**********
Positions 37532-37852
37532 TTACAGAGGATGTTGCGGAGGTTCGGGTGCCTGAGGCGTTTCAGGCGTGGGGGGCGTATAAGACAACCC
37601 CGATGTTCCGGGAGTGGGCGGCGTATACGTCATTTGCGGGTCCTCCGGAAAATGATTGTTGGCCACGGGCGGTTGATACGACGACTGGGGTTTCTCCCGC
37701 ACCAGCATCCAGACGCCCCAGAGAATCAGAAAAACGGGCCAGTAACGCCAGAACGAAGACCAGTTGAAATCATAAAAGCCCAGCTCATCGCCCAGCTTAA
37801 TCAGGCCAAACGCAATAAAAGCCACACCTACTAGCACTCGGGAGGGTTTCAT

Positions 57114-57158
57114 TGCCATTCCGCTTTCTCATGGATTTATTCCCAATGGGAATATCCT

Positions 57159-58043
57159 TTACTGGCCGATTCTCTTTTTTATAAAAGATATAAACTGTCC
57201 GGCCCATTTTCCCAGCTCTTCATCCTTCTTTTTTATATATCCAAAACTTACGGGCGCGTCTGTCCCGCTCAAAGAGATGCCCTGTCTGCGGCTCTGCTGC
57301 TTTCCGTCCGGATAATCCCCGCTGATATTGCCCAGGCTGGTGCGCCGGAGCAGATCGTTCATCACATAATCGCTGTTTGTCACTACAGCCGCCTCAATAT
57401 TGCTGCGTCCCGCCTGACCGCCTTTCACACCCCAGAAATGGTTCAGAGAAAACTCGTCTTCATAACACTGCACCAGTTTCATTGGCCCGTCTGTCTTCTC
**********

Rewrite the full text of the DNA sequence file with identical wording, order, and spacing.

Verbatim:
Positions 37532-37852
37532 TTACAGAGGATGTTGCGGAGGTTCGGGTGCCTGAGGCGTTTCAGGCGTGGGGGGCGTATAAGACAACCC
37601 CGATGTTCCGGGAGTGGGCGGCGTATACGTCATTTGCGGGTCCTCCGGAAAATGATTGTTGGCCACGGGCGGTTGATACGACGACTGGGGTTTCTCCCGC
37701 ACCAGCATCCAGACGCCCCAGAGAATCAGAAAAACGGGCCAGTAACGCCAGAACGAAGACCAGTTGAAATCATAAAAGCCCAGCTCATCGCCCAGCTTAA
37801 TCAGGCCAAACGCAATAAAAGCCACACCTACTAGCACTCGGGAGGGTTTCAT

Positions 57114-57158
57114 TGCCATTCCGCTTTCTCATGGATTTATTCCCAATGGGAATATCCT

Positions 57159-58043
57159 TTACTGGCCGATTCTCTTTTTTATAAAAGATATAAACTGTCC
57201 GGCCCATTTTCCCAGCTCTTCATCCTTCTTTTTTATATATCCAAAACTTACGGGCGCGTCTGTCCCGCTCAAAGAGATGCCCTGTCTGCGGCTCTGCTGC
57301 TTTCCGTCCGGATAATCCCCGCTGATATTGCCCAGGCTGGTGCGCCGGAGCAGATCGTTCATCACATAATCGCTGTTTGTCACTACAGCCGCCTCAATAT
57401 TGCTGCGTCCCGCCTGACCGCCTTTCACACCCCAGAAATGGTTCAGAGAAAACTCGTCTTCATAACACTGCACCAGTTTCATTGGCCCGTCTGTCTTCTC